Mediterranean Parrotfish ((Sparisoma cretense) loves the shallow reefs and rocky shores with warm waters. Therefore is quite rare or absent in the northwestern Mediterranean and in the Adriatic Sea, but probably due to global warming there is an ongoing northward range expansion. In the Aegean Sea was even pictured in wall paintings since ancient years. And nowadays is joyful and abundant inhabitant oft the Ionian Sea. Their primary habitat is rocky reefs, but they may visit adjacent Posidonia oceania seagrass patches. Parrotfish feeding on epilithic and coralline algae and also on epiphytic algae, growing on seagrass. Constantly they chew the algae off the rocks with their sharp teeth that look like a parrot’s beak and in a manner they shape the Mediterranean rocky reefs, like their tropical cousins do with the coral reefs. So not just a nice face but also among the most important species on the Mediterranean reef, as they are the “doctors” eating expanding and dead epilithic algae and dead and keeping the reef healthy, constantly creating new inhabitant for all species to play their role and complete their life circle in the bottom of our seas.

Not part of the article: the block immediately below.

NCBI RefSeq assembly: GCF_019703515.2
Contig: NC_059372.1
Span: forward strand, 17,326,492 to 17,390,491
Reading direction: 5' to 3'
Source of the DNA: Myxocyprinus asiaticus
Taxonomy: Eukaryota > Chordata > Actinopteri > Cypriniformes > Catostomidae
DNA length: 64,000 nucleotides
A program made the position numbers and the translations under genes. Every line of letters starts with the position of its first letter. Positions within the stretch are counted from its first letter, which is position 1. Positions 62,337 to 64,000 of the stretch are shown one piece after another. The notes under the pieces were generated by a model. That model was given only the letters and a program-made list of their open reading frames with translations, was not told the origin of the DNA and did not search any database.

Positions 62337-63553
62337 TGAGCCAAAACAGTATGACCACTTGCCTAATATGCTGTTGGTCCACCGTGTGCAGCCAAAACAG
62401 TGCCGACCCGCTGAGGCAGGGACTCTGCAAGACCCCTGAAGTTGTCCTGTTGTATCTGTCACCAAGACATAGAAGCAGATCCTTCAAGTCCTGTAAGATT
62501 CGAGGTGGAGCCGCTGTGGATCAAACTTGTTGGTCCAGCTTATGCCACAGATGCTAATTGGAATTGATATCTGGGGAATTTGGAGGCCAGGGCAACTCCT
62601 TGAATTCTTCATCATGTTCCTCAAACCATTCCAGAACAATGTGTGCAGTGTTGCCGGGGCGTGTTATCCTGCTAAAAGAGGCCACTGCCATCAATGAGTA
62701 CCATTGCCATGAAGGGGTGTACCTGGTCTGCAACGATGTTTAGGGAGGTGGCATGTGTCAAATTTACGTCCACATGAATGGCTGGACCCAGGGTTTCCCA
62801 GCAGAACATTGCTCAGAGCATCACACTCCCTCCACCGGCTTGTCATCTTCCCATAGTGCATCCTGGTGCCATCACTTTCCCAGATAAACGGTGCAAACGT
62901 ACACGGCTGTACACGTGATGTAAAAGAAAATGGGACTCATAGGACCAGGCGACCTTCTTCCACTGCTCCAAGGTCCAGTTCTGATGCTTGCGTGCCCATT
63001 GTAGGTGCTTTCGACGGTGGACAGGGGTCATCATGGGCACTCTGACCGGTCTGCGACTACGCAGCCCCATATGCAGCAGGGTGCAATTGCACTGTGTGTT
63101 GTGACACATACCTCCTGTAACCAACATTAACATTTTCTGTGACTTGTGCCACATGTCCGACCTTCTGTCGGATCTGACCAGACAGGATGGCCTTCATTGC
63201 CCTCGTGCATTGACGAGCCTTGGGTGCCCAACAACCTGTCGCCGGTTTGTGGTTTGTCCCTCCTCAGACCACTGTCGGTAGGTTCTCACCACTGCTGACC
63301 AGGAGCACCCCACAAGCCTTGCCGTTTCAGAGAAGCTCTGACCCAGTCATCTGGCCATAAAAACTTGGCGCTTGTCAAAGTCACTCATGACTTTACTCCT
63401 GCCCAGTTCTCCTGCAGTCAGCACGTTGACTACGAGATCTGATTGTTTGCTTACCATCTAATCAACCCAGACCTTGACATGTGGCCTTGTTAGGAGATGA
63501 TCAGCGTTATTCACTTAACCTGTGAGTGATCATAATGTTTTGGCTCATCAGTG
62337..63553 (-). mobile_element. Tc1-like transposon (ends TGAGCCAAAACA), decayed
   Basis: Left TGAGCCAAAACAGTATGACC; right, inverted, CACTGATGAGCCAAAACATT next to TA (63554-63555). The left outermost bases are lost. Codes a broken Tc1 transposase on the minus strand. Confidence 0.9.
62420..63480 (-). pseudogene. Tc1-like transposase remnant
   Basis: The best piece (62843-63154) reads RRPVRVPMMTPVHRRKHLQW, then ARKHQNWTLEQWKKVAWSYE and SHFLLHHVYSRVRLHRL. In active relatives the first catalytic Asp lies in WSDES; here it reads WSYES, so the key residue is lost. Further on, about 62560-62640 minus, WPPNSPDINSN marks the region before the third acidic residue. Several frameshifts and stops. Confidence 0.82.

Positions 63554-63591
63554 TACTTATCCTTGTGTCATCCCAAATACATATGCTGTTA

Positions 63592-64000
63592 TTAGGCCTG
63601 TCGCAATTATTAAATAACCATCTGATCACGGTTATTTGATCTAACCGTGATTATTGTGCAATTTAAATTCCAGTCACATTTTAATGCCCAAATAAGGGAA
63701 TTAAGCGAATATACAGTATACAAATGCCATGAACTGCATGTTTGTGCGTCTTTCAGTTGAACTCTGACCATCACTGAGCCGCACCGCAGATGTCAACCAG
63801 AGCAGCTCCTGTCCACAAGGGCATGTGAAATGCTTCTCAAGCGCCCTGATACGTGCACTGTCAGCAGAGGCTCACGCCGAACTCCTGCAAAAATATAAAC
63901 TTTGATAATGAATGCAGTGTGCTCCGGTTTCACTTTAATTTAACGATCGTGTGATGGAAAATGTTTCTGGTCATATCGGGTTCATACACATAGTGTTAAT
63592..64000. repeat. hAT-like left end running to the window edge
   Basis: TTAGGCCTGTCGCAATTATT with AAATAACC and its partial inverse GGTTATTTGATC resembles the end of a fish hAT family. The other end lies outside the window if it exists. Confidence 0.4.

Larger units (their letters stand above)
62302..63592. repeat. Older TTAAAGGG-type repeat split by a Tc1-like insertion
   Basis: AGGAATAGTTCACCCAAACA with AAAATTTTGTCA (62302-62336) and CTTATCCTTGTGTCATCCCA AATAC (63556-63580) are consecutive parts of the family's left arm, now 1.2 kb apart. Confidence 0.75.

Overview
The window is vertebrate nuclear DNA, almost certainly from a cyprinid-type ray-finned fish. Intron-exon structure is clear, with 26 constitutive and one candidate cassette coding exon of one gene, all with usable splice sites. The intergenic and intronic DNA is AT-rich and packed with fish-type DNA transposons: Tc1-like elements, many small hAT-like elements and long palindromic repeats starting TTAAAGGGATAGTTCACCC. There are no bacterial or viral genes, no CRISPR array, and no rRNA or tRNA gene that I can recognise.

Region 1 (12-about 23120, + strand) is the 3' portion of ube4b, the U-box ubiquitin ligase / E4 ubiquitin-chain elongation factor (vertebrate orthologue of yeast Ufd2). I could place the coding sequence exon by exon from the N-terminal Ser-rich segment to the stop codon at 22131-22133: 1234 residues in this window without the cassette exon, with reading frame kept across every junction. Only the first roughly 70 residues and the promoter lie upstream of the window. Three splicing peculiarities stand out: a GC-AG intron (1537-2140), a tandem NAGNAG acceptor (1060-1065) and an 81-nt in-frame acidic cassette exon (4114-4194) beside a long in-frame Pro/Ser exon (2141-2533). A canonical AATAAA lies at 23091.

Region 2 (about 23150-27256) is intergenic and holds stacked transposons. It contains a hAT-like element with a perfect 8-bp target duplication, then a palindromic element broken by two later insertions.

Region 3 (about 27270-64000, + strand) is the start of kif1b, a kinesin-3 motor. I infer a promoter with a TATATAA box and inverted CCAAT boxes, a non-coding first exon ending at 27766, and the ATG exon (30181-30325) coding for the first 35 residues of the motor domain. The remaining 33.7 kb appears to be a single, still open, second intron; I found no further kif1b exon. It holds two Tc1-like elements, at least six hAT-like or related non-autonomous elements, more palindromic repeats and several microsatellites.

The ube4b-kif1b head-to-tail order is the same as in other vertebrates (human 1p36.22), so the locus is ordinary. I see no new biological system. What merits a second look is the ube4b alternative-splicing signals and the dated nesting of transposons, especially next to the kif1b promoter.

Because of the their mouth and teeth parrotfish is funny looking but also is a graceful, constantly moving swimmer at the same time, one very challenging to capture on a photo, unless the perfect focus is not an issue.. And while the bright and colorful females are red with a yellow-edged grey saddle shape on the back and a yellow spot at the base of the tail, males are overall grey with paler underparts and no distinctive markings. It is quite easy for the divers to distinguish them, especially as they form small or large groups, where one large male dominates the females. The same male was a female earlier in its life that, as in many fish species and as growing bigger changed into a male.
Probably not all females grow into males but there should be many. Otherwise how one can explain the u/w marvel experienced for few weeks roughly the same time every year, in the heart of the summer-usually in August- at the shallow reefs around Skala Kefalonia? Divers may experience schools of male parrotfish more than 300 strong, foraging the reef and making mad the local males that are trying to defend their territory in their pale-grey war colors! These schools are totally focused on plundering the reef and ignore the divers allowing them to come close to observe or take u/w photos.
This is a unique behavior that hasn’t been officially recorded and studied yet. But still there for lucky divers to experience the u/w wonder of the “buccaneer” parrotfish!